This turned into an ongoing fiasco since many of these tests were duds. Federal institutions such as the Food and Drug Administration, and Centers for Disease Control and Prevention, have shown themselves hopelessly inadequate for the task at hand. The result has been a terrifying upsurge in infection and deaths.
After a succession of typically bizarre Trumpian pronouncements appearing to minimize the virus threat, the president finally pulled all the emergency levers with a support package that gained rare bipartisan approval.
But with New York in particular all but overwhelmed by the outbreak, and with other cities only belatedly taking lockdown measures, officials say that America will be lucky if the eventual toll is no more than a horrific 250,000 deaths.
The behavior of the British government has been even more lamentable. On Feb. 21, as cases in Italy began their fateful surge, ministers and experts decided that the risk posed by the virus to Britain was only “moderate.”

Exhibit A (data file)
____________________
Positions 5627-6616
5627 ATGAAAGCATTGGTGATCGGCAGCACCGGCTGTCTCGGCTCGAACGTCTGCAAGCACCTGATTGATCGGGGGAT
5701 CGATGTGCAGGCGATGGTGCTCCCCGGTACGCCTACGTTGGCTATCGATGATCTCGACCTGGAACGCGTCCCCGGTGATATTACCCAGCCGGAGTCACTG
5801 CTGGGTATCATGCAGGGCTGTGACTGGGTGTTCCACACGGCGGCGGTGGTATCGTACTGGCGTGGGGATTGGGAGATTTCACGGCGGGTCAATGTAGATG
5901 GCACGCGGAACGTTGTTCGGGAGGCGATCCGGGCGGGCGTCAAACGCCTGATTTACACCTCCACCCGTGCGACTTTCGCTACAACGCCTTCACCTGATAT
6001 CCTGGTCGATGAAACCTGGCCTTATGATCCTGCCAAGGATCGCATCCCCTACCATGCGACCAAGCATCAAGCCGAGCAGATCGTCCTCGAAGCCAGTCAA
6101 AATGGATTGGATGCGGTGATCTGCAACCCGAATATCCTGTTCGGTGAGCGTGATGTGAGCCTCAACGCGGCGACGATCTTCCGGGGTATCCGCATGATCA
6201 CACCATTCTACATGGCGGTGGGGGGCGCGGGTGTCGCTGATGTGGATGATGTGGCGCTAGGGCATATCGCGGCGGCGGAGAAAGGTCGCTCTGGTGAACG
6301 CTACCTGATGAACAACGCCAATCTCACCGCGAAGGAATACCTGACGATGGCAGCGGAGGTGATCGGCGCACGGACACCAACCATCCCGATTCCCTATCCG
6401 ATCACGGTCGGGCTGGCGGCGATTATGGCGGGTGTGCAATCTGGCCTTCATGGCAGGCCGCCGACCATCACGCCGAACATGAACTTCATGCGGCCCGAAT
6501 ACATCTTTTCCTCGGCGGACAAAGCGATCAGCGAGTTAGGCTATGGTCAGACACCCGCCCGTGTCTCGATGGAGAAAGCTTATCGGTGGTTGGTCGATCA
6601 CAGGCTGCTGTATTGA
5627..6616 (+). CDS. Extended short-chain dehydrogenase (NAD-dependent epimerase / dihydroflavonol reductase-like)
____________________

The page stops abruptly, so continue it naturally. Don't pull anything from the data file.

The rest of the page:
In mid-March, however, when Prime Minister Boris Johnson finally realized from the Italian death toll that Britain was heading for a similar catastrophe, he abruptly changed course and started to impose social-isolation rules. Yet even now, Britain hasn’t restricted flights from China, Italy or other hot spots.
Israel took a different approach from the start because it’s a very different kind of society. Unlike the pampered West, Israel permanently lives in a state of potential emergency and existential threat.
From its experience of decades fending off attacks from physical enemies, Israel is geared to be proactive against threats to national security. Despite its famously dysfunctional politics, it doesn’t flinch from taking desperately difficult decisions in order to save lives—like shutting down much of its economy.
More deeply still, Israel views every unnecessary death as a national tragedy. It would be unthinkable for Israel to do what Britain did at the start—flirt with the idea that it could sit out the threatened epidemic, until enough people had been infected to provide “herd immunity” protection, because those most likely to die in this process were “only” the old.